Resisted the urge to respond but here goes…

    #1 – We lead a generation in this country where 96% live Christless lives all around us. I find it difficult…no impossible…to justify an argument that suggests having fewer students attend church is somehow greater than having a larger number attend.
    #2 – Kids "don't get it" is a terrible reason for not wanting more students to hear the Gospel and have the opportunity to mature like Christ. Student minsitry offers possibilities and opportunities for students to be saved and mature. Beyond that, God and the student are responsible.
    #3 – Tim, love you but disagree. We should "corral" students where the Gospel is preached. Too many student ministries will be empty tonight because we've made no effort to get students there.
    #4 – Leadership matters most (both yours and the leadership above you). Other reasons for having a student ministry that doesn't grow are subordinate.
    #5 – I agree wtih Stier

    • As for #3, I don't think we necessarily disagree, I was just emphasizing that it's better for our youth group kids to be missionaries than it is for us to unintentionally teach kids to outsource their evangelism efforts to someone on a stage at a Christian event. I'm not saying the event is wrong or that you shouldn't corral kids there, just that I don't think it should be the emphasis of our group's evangelism strategy.

      And thus, we both agree with Steir. :)

    • Liljo

      I am driving the bus tonight for students. On the other hand, I come back week after week thinking, who came up with this concept that churches have to have a night at the church where youth gather? and if you don't then what will the kids do? What I am saying is, let's go to where the kids are is a great concept. Why does it have to be in our building with a band, games and Bible study. Could student pastors be more effective as assistant coaches, teachers and such? The way I see it yes but the church or should I say the ones who hire us would never call that student ministry. I have devoted myself this year to volunteer at a school and you know what? Sometimes I feel like more of a pastor to those students then my own church kids. They don't seem to be consumers, they just seem to care that I care.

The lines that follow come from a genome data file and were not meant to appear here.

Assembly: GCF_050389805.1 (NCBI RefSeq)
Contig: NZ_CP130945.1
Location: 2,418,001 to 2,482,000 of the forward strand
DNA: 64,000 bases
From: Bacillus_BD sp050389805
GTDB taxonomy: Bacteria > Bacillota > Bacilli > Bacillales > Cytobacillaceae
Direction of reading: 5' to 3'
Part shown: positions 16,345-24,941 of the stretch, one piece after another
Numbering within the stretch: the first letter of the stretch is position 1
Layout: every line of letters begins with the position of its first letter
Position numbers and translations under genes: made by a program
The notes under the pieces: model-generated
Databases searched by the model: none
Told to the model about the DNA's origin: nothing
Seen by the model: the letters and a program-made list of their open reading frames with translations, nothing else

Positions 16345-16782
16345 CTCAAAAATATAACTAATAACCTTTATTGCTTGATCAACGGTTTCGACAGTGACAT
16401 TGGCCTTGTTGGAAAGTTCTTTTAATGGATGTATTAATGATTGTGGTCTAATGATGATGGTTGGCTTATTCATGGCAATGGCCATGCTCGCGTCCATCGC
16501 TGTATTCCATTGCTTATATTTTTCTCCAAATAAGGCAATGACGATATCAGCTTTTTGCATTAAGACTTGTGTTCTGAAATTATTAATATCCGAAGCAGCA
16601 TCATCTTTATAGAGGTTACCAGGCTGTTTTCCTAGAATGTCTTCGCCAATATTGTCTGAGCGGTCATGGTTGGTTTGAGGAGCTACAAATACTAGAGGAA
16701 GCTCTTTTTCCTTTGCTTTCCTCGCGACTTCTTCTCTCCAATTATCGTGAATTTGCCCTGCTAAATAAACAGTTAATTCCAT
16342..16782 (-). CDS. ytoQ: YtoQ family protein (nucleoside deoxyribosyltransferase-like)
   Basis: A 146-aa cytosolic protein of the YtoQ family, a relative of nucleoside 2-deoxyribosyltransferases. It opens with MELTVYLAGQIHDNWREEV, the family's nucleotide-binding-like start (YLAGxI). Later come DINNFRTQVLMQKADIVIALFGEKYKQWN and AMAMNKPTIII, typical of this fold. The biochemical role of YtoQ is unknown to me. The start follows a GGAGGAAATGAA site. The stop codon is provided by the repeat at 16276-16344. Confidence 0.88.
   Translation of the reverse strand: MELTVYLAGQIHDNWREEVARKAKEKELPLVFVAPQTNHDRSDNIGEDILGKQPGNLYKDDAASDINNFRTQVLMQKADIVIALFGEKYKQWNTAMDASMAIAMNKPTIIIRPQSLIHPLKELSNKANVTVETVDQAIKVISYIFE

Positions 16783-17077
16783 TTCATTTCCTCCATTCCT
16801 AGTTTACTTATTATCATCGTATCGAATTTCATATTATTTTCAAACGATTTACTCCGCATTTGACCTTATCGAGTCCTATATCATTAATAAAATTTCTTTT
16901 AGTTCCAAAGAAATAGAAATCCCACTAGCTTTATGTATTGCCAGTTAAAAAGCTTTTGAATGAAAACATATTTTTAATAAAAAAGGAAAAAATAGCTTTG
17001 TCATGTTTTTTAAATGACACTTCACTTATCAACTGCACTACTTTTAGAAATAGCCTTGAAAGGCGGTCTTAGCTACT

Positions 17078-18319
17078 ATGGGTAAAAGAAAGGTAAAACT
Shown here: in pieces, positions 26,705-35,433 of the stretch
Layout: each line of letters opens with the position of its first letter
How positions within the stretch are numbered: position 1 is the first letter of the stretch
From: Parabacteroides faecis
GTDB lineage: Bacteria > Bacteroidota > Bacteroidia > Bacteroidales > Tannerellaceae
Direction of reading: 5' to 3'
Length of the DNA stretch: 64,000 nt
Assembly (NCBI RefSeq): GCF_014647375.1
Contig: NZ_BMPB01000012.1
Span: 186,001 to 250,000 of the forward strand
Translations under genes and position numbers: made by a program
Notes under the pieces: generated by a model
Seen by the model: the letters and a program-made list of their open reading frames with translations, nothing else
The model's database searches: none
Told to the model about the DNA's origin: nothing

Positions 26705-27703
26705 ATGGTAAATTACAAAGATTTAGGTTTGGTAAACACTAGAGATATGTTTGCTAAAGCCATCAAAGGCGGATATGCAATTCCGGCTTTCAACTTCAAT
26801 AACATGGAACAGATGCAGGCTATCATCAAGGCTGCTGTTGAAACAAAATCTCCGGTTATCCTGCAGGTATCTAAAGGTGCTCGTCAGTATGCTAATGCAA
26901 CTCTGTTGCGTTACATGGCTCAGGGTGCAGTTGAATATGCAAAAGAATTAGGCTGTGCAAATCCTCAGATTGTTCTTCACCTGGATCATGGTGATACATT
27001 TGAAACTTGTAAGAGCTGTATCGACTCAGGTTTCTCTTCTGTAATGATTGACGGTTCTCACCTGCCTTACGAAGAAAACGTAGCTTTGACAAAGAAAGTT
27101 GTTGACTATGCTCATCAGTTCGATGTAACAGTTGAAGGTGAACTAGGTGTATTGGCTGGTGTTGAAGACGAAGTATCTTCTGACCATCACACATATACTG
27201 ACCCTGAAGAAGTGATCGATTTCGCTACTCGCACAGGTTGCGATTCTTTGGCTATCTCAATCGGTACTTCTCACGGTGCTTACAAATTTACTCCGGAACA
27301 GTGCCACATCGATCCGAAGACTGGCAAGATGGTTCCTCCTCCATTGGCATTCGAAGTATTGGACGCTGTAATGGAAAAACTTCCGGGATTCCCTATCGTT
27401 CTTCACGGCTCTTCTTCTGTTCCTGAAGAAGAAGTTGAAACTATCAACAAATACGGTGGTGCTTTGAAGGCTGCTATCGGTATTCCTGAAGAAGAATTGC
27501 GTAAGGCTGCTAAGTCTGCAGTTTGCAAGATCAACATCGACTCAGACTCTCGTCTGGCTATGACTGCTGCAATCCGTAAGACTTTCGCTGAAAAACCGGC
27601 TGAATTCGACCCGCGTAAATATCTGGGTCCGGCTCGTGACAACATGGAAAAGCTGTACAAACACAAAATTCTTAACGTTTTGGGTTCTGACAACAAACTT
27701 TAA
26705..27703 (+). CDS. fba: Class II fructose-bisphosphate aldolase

• Matt, I'm going to admit that the posts ypuve placed seem rather judgmental of those youth pastors in the trenches at small churches. The impression comes that if your youth group is small then its wrong. I'm not saying that's your intent, but its the vibe I get. You mentioned in a post that you speak to/for/with youth quite a bit. Perhaps you speak to large groups. That isn't the same thing. I've spoke at camps, churches and other youth groups and its great. Most love you, but they also don't have to hear you every week and you don't deal with the deeper mess every week. The guy there loves when a speaker comes because it is fresh and can bring out some great decisions, but then he does the hard work afterwards. I do wish for higher numbers and we make that effort. Some of us have limited budgets and resources and do what we can with what we have and what God gives. Jeremiah preached the Word with no converts from what we can tell, but God still had him preach. We must do the same – whether a large group or small; whether it grows or evcen shrinks – continue to give the truth and to love. And pray for a harvest. Maybe you will see it and maybe the field will be plowed and planted for the next guy. Butt I encourage you all, as a 9.5 year veteran at the same church, keep on keeping on. I look forward to a new thing we can afford with 3 teensin 2 weeks – dare2share in chicago. Maybe God will use that to help our group reach out to those around them. Thank-you for the opportunity to share here.